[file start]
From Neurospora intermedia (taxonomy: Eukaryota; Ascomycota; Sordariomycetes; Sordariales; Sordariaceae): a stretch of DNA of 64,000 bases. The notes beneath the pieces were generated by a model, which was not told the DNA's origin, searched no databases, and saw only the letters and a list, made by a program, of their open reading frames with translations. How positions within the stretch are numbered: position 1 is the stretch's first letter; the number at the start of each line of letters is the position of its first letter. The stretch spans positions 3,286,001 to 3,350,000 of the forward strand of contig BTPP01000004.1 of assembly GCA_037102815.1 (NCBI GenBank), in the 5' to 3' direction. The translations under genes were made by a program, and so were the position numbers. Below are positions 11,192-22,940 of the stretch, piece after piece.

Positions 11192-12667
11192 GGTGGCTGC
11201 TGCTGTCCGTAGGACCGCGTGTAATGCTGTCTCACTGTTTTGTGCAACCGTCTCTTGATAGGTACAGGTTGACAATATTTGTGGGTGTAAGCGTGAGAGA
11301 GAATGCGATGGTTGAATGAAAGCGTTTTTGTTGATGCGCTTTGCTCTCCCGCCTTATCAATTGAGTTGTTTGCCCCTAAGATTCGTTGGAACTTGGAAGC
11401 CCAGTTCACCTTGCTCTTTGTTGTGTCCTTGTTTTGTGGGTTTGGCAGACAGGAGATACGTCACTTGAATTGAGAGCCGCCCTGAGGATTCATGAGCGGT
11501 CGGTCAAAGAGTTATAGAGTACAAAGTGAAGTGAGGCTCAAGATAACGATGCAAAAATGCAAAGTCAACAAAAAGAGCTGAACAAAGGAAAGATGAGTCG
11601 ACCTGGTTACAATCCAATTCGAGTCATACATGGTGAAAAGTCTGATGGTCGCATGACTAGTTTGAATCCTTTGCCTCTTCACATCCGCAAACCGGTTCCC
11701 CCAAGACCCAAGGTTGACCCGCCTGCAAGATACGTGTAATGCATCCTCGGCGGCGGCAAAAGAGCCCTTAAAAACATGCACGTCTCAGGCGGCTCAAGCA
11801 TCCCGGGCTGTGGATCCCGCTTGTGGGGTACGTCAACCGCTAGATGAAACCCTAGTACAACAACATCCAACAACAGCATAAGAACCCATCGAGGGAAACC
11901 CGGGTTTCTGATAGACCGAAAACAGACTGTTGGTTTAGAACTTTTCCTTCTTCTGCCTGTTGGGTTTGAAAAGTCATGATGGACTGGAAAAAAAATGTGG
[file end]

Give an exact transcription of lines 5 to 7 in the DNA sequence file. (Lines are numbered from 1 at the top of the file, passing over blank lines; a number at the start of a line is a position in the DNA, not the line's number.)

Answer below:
11301 GAATGCGATGGTTGAATGAAAGCGTTTTTGTTGATGCGCTTTGCTCTCCCGCCTTATCAATTGAGTTGTTTGCCCCTAAGATTCGTTGGAACTTGGAAGC
11401 CCAGTTCACCTTGCTCTTTGTTGTGTCCTTGTTTTGTGGGTTTGGCAGACAGGAGATACGTCACTTGAATTGAGAGCCGCCCTGAGGATTCATGAGCGGT
11501 CGGTCAAAGAGTTATAGAGTACAAAGTGAAGTGAGGCTCAAGATAACGATGCAAAAATGCAAAGTCAACAAAAAGAGCTGAACAAAGGAAAGATGAGTCG